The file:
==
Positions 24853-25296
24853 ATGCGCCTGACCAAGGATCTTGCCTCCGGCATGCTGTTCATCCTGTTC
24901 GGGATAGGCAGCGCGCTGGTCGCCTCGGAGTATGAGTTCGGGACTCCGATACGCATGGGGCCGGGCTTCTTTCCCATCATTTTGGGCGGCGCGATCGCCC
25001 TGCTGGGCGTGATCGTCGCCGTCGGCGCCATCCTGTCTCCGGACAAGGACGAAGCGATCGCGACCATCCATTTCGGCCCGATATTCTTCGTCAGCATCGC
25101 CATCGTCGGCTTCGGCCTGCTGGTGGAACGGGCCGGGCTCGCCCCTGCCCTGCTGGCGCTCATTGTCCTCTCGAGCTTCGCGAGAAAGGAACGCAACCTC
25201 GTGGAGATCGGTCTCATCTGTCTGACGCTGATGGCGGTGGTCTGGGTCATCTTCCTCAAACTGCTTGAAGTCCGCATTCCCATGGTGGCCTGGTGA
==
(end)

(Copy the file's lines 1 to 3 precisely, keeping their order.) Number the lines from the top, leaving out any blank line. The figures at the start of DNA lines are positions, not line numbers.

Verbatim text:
Positions 24853-25296
24853 ATGCGCCTGACCAAGGATCTTGCCTCCGGCATGCTGTTCATCCTGTTC
24901 GGGATAGGCAGCGCGCTGGTCGCCTCGGAGTATGAGTTCGGGACTCCGATACGCATGGGGCCGGGCTTCTTTCCCATCATTTTGGGCGGCGCGATCGCCC